Explainer: What is the COVID-19 Delta variant?

The Delta variant of the COVID-19 virus is nearly twice as infectious as the original COVID-19 virus and leads to higher likelihood of hospitalization and death. Delta currently accounts for 83% of COVID-19 cases in the U.S. To protect against the Delta variant, infectious disease experts around the country are encouraging U.S. residents to be vaccinated.

Do unvaccinated people make up most of the current deaths from COVID-19?

Claim: An Associated Press article claims that 99% of new U.S. COVID-19 hospitalizations/deaths are occurring among the unvaccinated.
Rating: This claim is MOSTLY TRUE. It is impossible to know the exact percentages of hospitalizations/deaths occurring in the unvaccinated and fully vaccinated because the data is not complete. However, all existing data overwhelmingly suggest that nearly all of the current hospitalizations and deaths from COVID-19 are among the unvaccinated. Multiple government officials, both Democrat and Republican, have also concurred with this assessment and have encouraged people to get vaccinated.

Explainer: How Facebook Spreads Misinformation

Billions of people around the world use social media services like Facebook to stay in touch with friends and family. Yet on July 20, 2021, President Joe Biden blamed the hesitancy around the COVID-19 vaccine on Facebook, saying that Facebook was allowing misinformation about the COVID-19 vaccine to spread on its platform.

Biden’s statements about Facebook becoming a hub of COVID-19 misinformation is TRUE. Facebook has even admitted that misinformation is common on its platform. 

Do the COVID-19 vaccines cause infertility?

Claim: A common myth around the COVID-19 vaccines that has circulated around social media is that they cause infertility.
Rating: This claim is FALSE. The Centers for Disease Control and Prevention has said the vaccines are safe for anyone who is pregnant or trying to get pregnant. Their recommendation has been echoed by the American College of Obstetricians and Gynecologists, who have stated that the vaccines do not cause infertility.  In addition, numerous studies have found that the vaccines do not affect fertility in men or women, and do not affect pregnant women and their fetuses.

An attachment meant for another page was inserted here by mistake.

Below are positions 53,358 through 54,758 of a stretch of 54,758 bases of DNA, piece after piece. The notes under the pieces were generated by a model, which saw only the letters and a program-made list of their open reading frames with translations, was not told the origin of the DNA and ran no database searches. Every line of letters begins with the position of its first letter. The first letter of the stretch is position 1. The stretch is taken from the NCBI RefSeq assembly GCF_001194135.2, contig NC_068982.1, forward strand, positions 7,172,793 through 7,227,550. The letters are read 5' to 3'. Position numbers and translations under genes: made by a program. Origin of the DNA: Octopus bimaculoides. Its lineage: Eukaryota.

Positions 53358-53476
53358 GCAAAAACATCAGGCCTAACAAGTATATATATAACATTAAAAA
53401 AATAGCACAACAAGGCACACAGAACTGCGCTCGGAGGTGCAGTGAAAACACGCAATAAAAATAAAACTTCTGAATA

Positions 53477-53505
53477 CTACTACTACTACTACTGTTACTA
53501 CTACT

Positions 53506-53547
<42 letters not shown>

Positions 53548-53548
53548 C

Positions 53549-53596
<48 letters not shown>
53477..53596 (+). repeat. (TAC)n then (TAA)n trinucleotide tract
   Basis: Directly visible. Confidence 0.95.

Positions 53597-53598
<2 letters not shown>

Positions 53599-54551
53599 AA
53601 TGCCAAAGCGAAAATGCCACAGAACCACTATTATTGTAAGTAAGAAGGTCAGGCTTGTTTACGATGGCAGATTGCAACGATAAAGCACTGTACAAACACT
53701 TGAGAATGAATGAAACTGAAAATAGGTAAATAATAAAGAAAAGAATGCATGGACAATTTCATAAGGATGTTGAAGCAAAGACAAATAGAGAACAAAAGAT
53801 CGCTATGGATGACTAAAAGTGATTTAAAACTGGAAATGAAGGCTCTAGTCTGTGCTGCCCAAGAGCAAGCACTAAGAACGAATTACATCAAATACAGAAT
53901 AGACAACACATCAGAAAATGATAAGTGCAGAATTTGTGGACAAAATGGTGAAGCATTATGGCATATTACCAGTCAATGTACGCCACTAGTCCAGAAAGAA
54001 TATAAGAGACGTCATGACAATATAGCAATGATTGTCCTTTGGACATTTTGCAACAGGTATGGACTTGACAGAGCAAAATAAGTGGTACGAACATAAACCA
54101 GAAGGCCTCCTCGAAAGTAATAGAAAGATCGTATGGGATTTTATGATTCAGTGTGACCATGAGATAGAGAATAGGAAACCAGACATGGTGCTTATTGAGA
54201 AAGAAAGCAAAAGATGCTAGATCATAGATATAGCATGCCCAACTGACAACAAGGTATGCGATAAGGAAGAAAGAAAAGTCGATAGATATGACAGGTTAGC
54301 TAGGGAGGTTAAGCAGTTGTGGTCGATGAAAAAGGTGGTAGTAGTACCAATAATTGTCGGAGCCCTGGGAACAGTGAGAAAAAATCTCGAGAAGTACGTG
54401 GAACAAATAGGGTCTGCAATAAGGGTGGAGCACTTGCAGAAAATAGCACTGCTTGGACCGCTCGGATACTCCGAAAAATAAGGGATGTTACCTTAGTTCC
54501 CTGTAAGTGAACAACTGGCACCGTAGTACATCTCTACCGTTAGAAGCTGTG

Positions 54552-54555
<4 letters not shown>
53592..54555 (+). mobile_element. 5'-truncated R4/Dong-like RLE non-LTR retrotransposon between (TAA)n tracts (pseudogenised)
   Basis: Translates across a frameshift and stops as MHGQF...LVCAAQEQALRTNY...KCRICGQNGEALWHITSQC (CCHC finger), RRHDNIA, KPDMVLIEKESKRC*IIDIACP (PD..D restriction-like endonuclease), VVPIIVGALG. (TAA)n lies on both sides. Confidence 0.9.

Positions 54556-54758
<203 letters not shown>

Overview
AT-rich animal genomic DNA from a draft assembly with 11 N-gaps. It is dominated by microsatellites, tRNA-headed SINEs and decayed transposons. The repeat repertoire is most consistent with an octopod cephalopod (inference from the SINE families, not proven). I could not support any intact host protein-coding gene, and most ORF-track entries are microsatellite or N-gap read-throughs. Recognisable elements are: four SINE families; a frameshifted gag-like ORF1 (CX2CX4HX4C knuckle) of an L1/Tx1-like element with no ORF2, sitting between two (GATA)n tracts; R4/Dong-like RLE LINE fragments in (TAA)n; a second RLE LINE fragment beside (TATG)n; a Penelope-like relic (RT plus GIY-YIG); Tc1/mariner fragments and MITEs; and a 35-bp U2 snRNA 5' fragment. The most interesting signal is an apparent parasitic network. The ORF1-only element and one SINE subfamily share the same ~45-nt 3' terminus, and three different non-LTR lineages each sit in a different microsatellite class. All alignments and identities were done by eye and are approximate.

Is the COVID-19 vaccine safe for children?

Claim: The Centers for Disease Control and Prevention has said that the Pfizer COVID-19 vaccine is safe for children 12 years old and above.
Rating: This claim is TRUE. The CDC recommendations have been echoed by the U.S. Food and Drug Administration, the European Union, and the World Health Organization. The Pfizer vaccine is safe for children 12 years old and above—within the age group 12-15, the vaccine was shown to be 100% effective at preventing COVID-19 infections. Vaccinating kids will also enable them to go back to in-person school.

Does the COVID-19 vaccine contain aborted fetal cells?

Claim: Many Americans have been sharing posts on social media about how the Johnson & Johnson COVID-19 vaccine contains cells from aborted fetuses.
Rating: This claim is MOSTLY FALSE. The Johnson & Johnson vaccine does not contain any fetal cells. But fetal cell lines were used to develop the vaccine—fetal cell lines are not the same as fetal cells. Fetal cell lines are cells that were replicated in a lab from the cells of an aborted fetus. Fetal cell lines have been commonly used since the 1960s to develop vaccines, and it has been used to develop the measles, chicken pox, and hepatitis A vaccine. The Vatican has also released a statement saying Catholics can receive the J&J vaccine if there are no other COVID-19 vaccines available. 

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